Device Close (code 0x0e). This function is called as a result of the application doing a DosClose with the correct driver handle. It’s a good idea to make sure the application closing the driver is the same one that opened it, so save the process ID of the application that opened the driver and make sure the closing PID is the same. If not, reject it as a bogus request. You should make all your devices quiescent at this time.
Removable Media (code 0x0f). The driver receives this request when an application generates an IOCtl call to category 8, function 0x20. Instead of calling the IOCtl, the kernel issues this request. The driver must set the Busy bit of the request-packet status if the media is nonremovable, or clear it if it is removable.
Generic IOCtl (code 0x10). This is a special type of function call. It is very flexible, as the data passed to the driver is stored in two buffers owned by the caller. These buffers may contain any type of data; the format is up to the driver writer.
The first and second parameters of an IOCtl are the address of the application program’s data buffer and parameter buffer, respectively. The parameter buffer might contain a list of USHORTs, UCHARs, or pointers. The data buffer parameter might be a data buffer address in the application program, where the driver would store data from the device.
IOCtls can extend the range of status information that drivers can convey to applications. Suppose, for example, a driver needed to report to an application that the data was in ASCII or binary format, or that a parity error was detected while receiving it. Here an IOCtl would be the answer. The reason? The kernel massages return codes from standard function calls to fit within the standard error definitions. The IOCtl, however, will pass back codes to the application exactly as they were set in the driver. In several drivers that I have written, the DosRead and DosWrite sections of the Strategy routine are commented out and never used. I use IOCtls for the reads and writes to allow the driver to communicate directly with the application without interference from the kernel.
PrepareForSysShutdown. This function tells the device driver it should post any open buffers to their devices before the system powers down. This occurs when you select Shutdown from the Desktop window.
The Interrupt Section
When OS/2 calls your interrupt handler, it does so with interrupts disabled, so any extended time spent in the interrupt handler could cause performance problems. When activated in response to the receipt of data, the interrupt handler must store the data and exit quickly. In the case of character devices, the OS/2 DevHlp library supports fast reads and writes to circular character queues. For block devices, interrupt handling is fast because the interrupt is usually caused by a DMA completion or disk seek completion. For block devices, data is ordinarily transferred to the user buffer using DMA, eliminating the need to transfer data during the interrupt processing. On a DMA transfer, the driver can exit once the DMA controller starts so that other threads can run. When the DMA completes, it generates a DMA completion interrupt that activates the driver’s interrupt handler.
The interrupt handler routine is not difficult to write or understand, but it can be very difficult to debug. Errors that occur in the interrupt handler frequently appear only in a real-time context, when the interrupt handler is active in response to a hardware interrupt. You can’t do a printf() from the interrupt routine or inspect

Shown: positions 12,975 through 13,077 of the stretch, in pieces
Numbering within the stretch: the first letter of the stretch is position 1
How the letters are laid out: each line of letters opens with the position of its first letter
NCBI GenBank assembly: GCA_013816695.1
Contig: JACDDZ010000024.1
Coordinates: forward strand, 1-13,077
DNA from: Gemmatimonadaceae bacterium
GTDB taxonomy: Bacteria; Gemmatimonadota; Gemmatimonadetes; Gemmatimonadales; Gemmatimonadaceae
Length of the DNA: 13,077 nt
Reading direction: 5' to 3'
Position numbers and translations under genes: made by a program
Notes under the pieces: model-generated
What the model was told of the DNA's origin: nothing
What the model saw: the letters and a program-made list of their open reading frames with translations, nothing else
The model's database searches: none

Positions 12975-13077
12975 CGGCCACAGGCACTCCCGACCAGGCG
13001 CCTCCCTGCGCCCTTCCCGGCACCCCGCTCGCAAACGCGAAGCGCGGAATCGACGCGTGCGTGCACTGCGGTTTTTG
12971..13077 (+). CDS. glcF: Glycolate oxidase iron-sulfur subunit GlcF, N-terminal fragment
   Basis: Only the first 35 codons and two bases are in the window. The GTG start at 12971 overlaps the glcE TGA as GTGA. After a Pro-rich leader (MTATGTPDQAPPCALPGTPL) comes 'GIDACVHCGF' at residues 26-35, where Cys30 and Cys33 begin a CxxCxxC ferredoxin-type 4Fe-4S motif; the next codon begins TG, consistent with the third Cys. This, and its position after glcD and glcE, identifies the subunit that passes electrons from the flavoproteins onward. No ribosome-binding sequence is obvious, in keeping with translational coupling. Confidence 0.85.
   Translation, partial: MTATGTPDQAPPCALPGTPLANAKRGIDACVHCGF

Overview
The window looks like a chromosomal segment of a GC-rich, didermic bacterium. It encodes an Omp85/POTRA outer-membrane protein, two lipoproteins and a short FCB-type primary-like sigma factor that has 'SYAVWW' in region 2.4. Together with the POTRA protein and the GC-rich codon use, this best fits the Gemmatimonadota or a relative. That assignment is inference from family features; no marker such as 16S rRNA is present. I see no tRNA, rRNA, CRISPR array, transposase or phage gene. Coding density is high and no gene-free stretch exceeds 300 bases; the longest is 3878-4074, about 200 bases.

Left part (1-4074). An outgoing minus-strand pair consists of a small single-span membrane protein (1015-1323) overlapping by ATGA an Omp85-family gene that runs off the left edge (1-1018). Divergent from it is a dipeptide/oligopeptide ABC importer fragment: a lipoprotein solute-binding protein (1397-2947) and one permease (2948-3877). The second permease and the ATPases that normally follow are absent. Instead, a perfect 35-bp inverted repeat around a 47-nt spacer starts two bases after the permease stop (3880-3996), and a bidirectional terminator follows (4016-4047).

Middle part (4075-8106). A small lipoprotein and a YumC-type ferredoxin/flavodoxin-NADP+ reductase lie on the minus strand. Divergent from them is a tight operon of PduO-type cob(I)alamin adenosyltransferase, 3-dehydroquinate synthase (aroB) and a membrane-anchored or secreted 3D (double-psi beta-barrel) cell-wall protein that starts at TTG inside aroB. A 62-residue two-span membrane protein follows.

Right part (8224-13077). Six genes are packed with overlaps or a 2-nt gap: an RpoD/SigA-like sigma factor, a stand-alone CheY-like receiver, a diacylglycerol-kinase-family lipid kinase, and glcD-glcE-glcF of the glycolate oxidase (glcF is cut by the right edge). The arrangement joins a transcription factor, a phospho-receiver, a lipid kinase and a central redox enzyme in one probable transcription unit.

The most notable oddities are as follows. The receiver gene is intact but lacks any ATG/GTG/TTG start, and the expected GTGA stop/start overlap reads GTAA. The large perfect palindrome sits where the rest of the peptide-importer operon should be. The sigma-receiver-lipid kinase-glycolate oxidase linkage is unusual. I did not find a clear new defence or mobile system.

variables with an application debugger, such as CodeView. You must use the OS/2 KDB (Kernel Debugger) supplied with the DDK or a similar debugger. Even with the KDB, a breakpoint will halt the program, and further interrupts may pass undetected while you decide what to type next. Because of this pause in execution, you lose the real-time context of the program, which may be the root of the original problem. In the end, there’s no substitute for the ability to visualize the correct operation of the interrupt handler.
The Timer Handler
In an OS/2 driver, you can hook the system timer interrupt with a call to the DevHlp library SetTimer function. You pass OS/2 a near pointer to your timer handler, and for each system timer tick, OS/2 calls your timer handler routine and any other timer handler that had been previously registered.
If no data appears within one or two 32-millisecond time ticks, the driver assumes that data input has stopped or at least paused. If a valid Read request is pending, it sends back the data to the blocked Strategy section by issuing a Run request with the same ID used to block the requesting thread. The Strategy section becomes unblocked, gets the data from the receiver queue, and sends the data to the application’s data buffer.
Do You Really Need a Device Driver?
Maybe not. OS/2 1.x allows programs with I/O Privilege (IOPL) enabled to do direct register I/O to a device. If the device is a parallel card or digital switch, a driver may not be necessary. You can set or clear bits using IN and OUT instructions, and as long as the device is not time critical, such a method will be sufficient.
Yet devices that generate interrupts, require asynchronous service, or operate in a time-critical environment must use a device driver. Take a serial device, for example. It would be difficult or impossible to read data from the device using the IOPL method. By definition, asynchronous data may come in at any time. Because OS/2 may be running another thread at the time the data appears, your chances of missing data are excellent. But an interrupt driver could continue to read and buffer the incoming data until the OS/2 scheduler ran your thread.